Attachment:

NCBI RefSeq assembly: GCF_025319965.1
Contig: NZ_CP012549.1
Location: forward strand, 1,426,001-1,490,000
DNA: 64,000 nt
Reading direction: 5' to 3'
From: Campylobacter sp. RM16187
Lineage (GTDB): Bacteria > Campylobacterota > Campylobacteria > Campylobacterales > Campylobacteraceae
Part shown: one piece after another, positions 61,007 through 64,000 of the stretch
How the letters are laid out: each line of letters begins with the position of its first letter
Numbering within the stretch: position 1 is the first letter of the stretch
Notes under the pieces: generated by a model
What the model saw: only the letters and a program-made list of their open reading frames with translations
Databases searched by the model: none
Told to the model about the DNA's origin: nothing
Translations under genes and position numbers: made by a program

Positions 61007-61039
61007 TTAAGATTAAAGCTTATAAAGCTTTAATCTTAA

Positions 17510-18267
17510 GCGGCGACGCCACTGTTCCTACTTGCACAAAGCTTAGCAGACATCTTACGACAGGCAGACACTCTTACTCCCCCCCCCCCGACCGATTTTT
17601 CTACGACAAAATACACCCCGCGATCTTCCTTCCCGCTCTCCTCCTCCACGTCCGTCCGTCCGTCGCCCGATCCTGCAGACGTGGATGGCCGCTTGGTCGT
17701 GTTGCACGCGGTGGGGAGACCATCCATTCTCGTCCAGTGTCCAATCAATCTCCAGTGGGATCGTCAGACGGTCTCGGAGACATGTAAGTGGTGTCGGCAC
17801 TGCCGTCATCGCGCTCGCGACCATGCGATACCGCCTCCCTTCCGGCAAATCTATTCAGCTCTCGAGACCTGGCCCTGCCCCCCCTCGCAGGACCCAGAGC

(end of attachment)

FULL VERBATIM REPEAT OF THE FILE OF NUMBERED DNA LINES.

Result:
NCBI RefSeq assembly: GCF_025319965.1
Contig: NZ_CP012549.1
Location: forward strand, 1,426,001-1,490,000
DNA: 64,000 nt
Reading direction: 5' to 3'
From: Campylobacter sp. RM16187
Lineage (GTDB): Bacteria > Campylobacterota > Campylobacteria > Campylobacterales > Campylobacteraceae
Part shown: one piece after another, positions 61,007 through 64,000 of the stretch
How the letters are laid out: each line of letters begins with the position of its first letter
Numbering within the stretch: position 1 is the first letter of the stretch
Notes under the pieces: generated by a model
What the model saw: only the letters and a program-made list of their open reading frames with translations
Databases searched by the model: none
Told to the model about the DNA's origin: nothing
Translations under genes and position numbers: made by a program

Positions 61007-61039
61007 TTAAGATTAAAGCTTATAAAGCTTTAATCTTAA

Positions 17510-18267
17510 GCGGCGACGCCACTGTTCCTACTTGCACAAAGCTTAGCAGACATCTTACGACAGGCAGACACTCTTACTCCCCCCCCCCCGACCGATTTTT
17601 CTACGACAAAATACACCCCGCGATCTTCCTTCCCGCTCTCCTCCTCCACGTCCGTCCGTCCGTCGCCCGATCCTGCAGACGTGGATGGCCGCTTGGTCGT
17701 GTTGCACGCGGTGGGGAGACCATCCATTCTCGTCCAGTGTCCAATCAATCTCCAGTGGGATCGTCAGACGGTCTCGGAGACATGTAAGTGGTGTCGGCAC
17801 TGCCGTCATCGCGCTCGCGACCATGCGATACCGCCTCCCTTCCGGCAAATCTATTCAGCTCTCGAGACCTGGCCCTGCCCCCCCTCGCAGGACCCAGAGC